climate change
More Evidence That Pink Snow Will Be a Problem for the Planet

Last year, a team of European researchers was alarmed to learn that glaciers covered in pink snow—caused not by an Ocean Spray truck collision, but by snow-dwelling red algae—were melting faster than the surrounding white ice. Now, another group of researchers has observed the same phenomenon halfway across the world in Alaska. Pink snow really is a problem for Earth’s glaciers, and it could get a lot worse in the future. Read More >>

science
Huge Wafts of Smoke From North American Wildfires Have Traveled All the Way to Europe

It’s been a particularly brutal wildfire season in parts of western North America, as several large blazes continue to cause headaches from California up to British Columbia. As shocking new satellite images show, the smoke from these fires hasn’t been limited to the west coast, or even the North American continent. It’s drifted all the way over the Atlantic Ocean into European skies. Read More >>

science
Why Are Sea Levels Around Miami Rising So Much Faster Than Other Places?

In Miami, it’s no secret that flooding is occurring more often, nor that rising sea levels and climate change are to blame. But, as is often the case when you drill down into the inner workings of our planet, the full story is a bit more complicated. Read More >>

science
Terrifying Ocean Predator Changes Our View of the Worst Mass Extinction in History

252 million years ago, the Earth was in a really bad place. At the boundary of the Permian and Triassic periods, our biosphere experienced its most dramatic mass extinction event (so far), one so utterly complete that it has been solemnly termed the “Great Dying.” Precious little was spared, and it’s generally been thought that it took many millions of years for life to stand back up again. But a recently-discovered fossil dating to just after the Great Dying is helping to erode our vision of a slow post-extinction recovery, showing that ecosystems recovered very quickly, were thriving, and full of teeth. Rows upon rows of razor-edged teeth. Read More >>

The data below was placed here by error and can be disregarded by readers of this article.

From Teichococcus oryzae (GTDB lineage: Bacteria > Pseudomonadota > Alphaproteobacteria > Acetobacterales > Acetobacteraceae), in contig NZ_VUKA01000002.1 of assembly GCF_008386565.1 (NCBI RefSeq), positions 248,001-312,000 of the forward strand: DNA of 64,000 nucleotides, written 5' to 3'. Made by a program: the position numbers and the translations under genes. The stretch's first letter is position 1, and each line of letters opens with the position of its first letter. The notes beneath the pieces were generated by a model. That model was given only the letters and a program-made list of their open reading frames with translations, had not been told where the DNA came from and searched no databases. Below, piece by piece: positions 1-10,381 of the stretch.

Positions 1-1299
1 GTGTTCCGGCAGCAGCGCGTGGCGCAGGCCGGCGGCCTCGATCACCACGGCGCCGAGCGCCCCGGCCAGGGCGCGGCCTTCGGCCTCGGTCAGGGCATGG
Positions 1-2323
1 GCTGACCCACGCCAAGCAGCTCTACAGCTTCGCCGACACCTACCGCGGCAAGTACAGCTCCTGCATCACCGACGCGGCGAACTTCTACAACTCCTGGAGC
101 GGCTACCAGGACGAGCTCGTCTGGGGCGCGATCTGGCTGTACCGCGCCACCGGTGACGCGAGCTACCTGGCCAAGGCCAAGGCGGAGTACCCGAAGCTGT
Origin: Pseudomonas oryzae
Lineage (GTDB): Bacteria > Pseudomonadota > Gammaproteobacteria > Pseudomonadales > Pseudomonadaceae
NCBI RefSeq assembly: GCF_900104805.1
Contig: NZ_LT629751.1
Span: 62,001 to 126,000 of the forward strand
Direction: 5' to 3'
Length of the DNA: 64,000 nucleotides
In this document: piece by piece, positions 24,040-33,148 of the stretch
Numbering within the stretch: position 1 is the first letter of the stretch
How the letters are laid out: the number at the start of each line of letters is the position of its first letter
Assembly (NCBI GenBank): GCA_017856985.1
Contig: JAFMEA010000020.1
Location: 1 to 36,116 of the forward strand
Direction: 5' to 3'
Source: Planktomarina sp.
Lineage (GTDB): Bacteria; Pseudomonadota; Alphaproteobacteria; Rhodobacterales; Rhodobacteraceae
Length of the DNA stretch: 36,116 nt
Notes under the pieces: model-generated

environment
Antarctica Just Plopped a One Trillion Tonne Iceberg Into the Ocean

As expected, an iceberg half the size of Jamaica has finally cut itself loose from Antarctica’s Larsen C Ice Shelf. Dubbed A68, the 2,240 square mile (5,800 square km) chunk of ice one of the biggest ever recorded—but what happens now, both to the iceberg and the ice shelf, is anyone’s guess. Read More >>

science
The Black Death May Have Had a Surprising Effect on the Environment

From 1347 to 1351, a nightmare disease ravaged Europe, afflicting victims with putrid black boils, fevers, vomiting, and in short order, death. Daily life ground to a halt as the Black Death spread along medieval trade routes, claiming an estimated 20 million lives with ruthless efficiency. Now, a team of researchers is asserting that the plague had an unexpected impact: clearing the air of a toxic pollutant for the first time in over a thousand years. Read More >>

science
Why Did Montana Experience a Powerful Earthquake Last Night?

Last night, planet Earth rumbled in a place where it usually doesn’t rumble: Montana, USA. But it also rumbled in the Philippines. Come to think of it, it rumbled in Vanuatu and Japan too. The Earth rumbles a lot. Read More >>